Tired of suffering in silence, physician practices are turning to the editorial pages of their local newspapers to publicize their concerns with their electronic health records.
Cathy Poole, an internal medicine practitioner in High Point, N.C., penned an op-ed article in the News & Observer on June 6 that was highly critical of her practice's EHR. She suggested that the "E" stands for "enemy," and noted that after 10 months of use, her practice has yet to experience improved efficiency and safety. She called her practice "far more fortunate than most," and outlined problems others in North Carolina are having with implementation.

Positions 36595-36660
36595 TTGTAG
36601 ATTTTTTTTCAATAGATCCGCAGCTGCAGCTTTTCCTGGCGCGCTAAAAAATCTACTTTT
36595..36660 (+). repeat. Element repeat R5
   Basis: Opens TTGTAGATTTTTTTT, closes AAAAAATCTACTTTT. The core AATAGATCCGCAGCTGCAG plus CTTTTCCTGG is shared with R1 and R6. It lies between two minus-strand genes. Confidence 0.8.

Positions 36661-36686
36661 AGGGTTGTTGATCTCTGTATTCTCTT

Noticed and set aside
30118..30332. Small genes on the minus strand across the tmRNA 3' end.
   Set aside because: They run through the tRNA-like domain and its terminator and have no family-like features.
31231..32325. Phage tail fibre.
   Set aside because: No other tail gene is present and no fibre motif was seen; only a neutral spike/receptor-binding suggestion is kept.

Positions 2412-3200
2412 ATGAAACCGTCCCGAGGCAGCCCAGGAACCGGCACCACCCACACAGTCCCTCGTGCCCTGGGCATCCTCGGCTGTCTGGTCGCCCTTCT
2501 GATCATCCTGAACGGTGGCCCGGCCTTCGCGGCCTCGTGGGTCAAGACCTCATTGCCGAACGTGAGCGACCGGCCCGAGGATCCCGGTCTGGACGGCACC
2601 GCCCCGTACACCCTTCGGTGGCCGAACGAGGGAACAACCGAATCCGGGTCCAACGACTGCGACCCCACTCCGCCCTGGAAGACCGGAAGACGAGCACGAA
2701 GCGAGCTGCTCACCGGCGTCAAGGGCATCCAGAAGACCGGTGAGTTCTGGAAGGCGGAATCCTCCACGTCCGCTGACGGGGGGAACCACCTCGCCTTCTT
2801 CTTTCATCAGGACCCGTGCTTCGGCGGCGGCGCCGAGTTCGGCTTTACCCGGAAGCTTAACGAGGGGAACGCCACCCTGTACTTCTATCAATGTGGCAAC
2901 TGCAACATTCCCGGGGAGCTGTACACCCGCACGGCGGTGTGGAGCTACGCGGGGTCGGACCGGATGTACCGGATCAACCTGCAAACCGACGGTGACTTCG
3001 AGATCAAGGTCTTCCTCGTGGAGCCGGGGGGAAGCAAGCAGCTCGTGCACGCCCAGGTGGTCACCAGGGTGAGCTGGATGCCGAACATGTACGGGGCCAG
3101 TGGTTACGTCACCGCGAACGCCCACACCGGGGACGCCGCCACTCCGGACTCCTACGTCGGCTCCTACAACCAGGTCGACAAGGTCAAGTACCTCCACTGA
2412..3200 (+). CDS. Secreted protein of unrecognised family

Two days later, The Marietta Times in Ohio published a letter to the editor written by Marie Ralston, FNP, from Barlow. The letter was an open appeal to her patients to be understanding about not being able to treat as many patients as it used to during its EHR transition. Ralston acknowledged the long wait times and delays, and admitted that the clinicians are not computer savvy, calling the transition a "struggle."
"We want nothing more than to continue providing care to patients," Ralston wrote. "We will gradually increase out appointments as we gain knowledge of this new system."
Such public expressions of concern from the physician community mirror those noted in recent surveys that found many physicians dissatisfied with their EHR systems. One of the most recent studies found that physician EHR satisfaction decreased to 54 percent from 63 percent two years earlier.